Eurasian Spoonbill in Germany

2012 might become a good year for the Eurasian Spoonbill , Platalea leucorodia, in Germay – and a good year for the birdwatcher to observe one far away from the coasts. Right now, you can see up to 8 individuals at the “Große Flutmulde” on the Bislicher Insel near Wesel/ Lower rhine valley. Another location is the nature reserve “Bingenheimer Ried” in the Wetterau near the town of Giessen/ Hessen, where one individual has been seen at least until the 19th of June 2012. The Eurasian Spoonbill is a rare breeding bird in europe with a stronghold in the northwestern part of the Netherlands (Ijsselmeer) or Germany. 46 years ago, Urs N. Glutz von Blotzheim wrote in his „Handbuch der Vögel Mitteleuropas“, Band 1. Gaviiformes – Phoenicopteriformes that only in 1962 there have been successful breeding on the island of Memmert and that Eurasian Spoonbill could be seen in Germany only on the north-western coast or – very rare – in Bavaria. Since then, western populations have increased during the last decades. But still, in the center of Germany this bird is a rare but regular visitor. Mainly there are birds in non-breeding plumage, but a Eurasian Spoonbill in breeding plumage could be seen on  15th of June 2007 in Niederweimar near the town of Marburg/ Hessen.

This species has an extremely large range and is widespread in Africa, Eurasia and the Oriental Region. It winters in the Mediterranean regions and in Sub-Saharan Africa. The spoonbill prefers a basically warm climate, locally penetrating deep into temperate zone. Normally the bird occurs in coastal lowlands or alluvial river basins but breeds exceptionally to nearly 2000 m asl.. Platalea leucorodia is a widespread but patchily distributed breeder across much of  southern Europe, which holds just over 50% of its global population. Its European  breeding population is small (less than 9000 pairs), and underwent a large decline  between 1970-1990. Whereas the russian population continued to decline during 1990-2000, the species increased or was stable across most of the rest of Europe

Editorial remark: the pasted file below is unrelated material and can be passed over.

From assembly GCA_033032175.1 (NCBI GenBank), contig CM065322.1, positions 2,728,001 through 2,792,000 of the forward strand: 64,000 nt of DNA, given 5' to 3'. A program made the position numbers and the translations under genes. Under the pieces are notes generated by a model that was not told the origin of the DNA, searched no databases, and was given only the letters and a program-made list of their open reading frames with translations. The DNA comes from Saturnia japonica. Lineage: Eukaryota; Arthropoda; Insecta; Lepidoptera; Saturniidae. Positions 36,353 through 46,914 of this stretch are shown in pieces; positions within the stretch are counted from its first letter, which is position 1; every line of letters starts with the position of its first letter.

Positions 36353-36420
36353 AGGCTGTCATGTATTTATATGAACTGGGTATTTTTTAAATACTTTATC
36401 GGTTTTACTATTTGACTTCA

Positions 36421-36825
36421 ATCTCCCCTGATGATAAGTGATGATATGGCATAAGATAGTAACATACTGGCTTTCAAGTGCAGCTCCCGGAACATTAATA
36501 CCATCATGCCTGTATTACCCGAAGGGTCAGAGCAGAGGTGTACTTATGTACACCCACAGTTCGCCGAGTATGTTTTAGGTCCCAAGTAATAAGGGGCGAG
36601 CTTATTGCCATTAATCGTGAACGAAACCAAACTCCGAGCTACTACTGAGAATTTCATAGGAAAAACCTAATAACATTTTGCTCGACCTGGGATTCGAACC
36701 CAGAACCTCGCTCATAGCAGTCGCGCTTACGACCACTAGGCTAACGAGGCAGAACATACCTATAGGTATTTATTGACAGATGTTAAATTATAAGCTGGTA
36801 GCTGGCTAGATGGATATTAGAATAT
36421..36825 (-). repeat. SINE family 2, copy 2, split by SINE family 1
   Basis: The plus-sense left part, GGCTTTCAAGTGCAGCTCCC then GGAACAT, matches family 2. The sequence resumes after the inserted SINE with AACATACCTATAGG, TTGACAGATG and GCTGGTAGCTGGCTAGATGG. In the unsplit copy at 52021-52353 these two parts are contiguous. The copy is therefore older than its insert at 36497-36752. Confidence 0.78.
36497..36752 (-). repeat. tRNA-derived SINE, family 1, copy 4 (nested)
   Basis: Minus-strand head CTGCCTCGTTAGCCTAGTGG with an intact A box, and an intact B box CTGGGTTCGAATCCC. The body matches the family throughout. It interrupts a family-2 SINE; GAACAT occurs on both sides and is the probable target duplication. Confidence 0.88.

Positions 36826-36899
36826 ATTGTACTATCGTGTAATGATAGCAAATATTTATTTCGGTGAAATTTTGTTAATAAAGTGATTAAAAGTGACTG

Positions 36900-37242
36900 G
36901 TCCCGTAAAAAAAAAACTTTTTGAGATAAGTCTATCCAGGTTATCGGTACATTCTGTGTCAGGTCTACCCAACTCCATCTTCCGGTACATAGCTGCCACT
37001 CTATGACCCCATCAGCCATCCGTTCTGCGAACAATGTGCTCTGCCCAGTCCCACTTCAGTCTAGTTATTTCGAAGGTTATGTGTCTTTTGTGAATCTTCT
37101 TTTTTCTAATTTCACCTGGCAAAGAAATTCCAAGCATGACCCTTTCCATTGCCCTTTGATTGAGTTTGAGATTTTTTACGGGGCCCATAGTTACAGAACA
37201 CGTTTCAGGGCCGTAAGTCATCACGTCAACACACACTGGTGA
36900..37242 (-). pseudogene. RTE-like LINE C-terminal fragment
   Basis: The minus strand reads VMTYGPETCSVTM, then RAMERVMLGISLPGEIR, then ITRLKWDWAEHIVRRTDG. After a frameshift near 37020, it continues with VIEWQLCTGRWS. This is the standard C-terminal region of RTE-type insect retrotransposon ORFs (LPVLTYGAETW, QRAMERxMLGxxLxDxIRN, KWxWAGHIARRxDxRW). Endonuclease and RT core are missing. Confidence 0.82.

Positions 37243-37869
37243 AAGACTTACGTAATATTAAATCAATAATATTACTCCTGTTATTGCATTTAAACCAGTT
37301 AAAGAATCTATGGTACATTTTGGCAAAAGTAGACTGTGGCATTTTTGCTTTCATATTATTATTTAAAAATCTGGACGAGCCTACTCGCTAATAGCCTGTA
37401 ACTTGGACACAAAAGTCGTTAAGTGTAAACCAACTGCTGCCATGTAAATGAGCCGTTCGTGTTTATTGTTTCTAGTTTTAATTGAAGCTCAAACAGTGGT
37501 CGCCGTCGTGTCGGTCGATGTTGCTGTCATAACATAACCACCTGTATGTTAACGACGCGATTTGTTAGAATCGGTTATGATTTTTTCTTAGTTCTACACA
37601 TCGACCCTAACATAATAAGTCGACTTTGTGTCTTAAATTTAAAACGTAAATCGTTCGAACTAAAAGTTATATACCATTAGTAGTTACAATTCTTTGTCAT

The population of the European Union is totalling 1200-1400 breeding pairs, which represents up to 25% of the total European population. The western populations have increased during the last decades, but the eastern populations, including the Greek population, have undergone a steady decline. Platalea leucorodia is one of the species which have to be protected in Germany due to international obligations.

To cope with the growing demand for top shots of the rarer species of the Palearctic Bird-Lens is keen to enrich the range of pictures of birds you can find in the western palearctic.  Trips to remote places to capture images of rare birds of western palearctic were very successful. Part of the images gained are photos of Baillon’s Crake, Heuglin’s Gull and Imperial Eagle. This nice image is only a first impression, what you will find in the gallery in the “Pictures Shop” very soon. Just give me a message, if I could serve you with an image needed before the new pictures are online.

Other successful shootings you can see under:

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